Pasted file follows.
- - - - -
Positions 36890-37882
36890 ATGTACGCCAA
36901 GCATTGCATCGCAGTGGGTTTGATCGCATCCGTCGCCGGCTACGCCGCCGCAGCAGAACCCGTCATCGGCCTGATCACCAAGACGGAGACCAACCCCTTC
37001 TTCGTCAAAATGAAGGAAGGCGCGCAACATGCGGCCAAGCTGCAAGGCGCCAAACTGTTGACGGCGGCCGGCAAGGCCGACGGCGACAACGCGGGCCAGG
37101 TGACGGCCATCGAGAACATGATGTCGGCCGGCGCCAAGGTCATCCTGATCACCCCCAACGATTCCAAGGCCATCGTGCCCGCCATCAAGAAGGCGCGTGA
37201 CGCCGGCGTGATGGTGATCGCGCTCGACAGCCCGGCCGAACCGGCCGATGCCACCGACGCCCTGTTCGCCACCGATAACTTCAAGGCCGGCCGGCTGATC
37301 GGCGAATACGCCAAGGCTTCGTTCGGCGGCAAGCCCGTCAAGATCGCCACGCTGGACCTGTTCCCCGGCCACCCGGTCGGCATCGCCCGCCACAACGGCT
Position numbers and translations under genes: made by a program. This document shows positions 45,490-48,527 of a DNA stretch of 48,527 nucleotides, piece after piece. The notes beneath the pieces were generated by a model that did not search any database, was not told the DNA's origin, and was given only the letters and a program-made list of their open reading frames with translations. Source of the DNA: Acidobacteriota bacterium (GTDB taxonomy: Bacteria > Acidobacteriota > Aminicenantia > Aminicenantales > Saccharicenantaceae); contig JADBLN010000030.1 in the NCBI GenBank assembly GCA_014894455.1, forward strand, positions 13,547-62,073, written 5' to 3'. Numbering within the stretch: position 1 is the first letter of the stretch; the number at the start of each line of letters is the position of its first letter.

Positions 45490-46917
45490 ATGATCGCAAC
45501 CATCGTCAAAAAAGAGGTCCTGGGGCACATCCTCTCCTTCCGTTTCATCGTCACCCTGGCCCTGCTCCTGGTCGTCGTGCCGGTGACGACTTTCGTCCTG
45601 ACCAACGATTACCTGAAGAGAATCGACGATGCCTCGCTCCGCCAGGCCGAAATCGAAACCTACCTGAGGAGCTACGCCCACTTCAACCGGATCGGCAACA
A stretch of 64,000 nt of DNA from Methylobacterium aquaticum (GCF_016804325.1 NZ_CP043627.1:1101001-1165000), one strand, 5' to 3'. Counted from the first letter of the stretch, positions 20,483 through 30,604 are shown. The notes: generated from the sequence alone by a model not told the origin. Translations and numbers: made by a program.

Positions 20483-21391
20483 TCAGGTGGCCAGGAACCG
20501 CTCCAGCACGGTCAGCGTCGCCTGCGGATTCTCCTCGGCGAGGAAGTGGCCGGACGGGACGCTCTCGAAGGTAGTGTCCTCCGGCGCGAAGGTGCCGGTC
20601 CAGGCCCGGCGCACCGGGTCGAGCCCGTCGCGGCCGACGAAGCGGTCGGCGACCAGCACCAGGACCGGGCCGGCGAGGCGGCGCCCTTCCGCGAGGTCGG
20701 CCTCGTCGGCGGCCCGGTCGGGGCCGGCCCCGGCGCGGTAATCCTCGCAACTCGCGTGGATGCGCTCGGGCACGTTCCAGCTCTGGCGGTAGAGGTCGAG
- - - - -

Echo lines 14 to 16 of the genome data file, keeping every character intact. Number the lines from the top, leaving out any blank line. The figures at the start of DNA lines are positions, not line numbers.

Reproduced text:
Positions 20483-21391
20483 TCAGGTGGCCAGGAACCG
20501 CTCCAGCACGGTCAGCGTCGCCTGCGGATTCTCCTCGGCGAGGAAGTGGCCGGACGGGACGCTCTCGAAGGTAGTGTCCTCCGGCGCGAAGGTGCCGGTC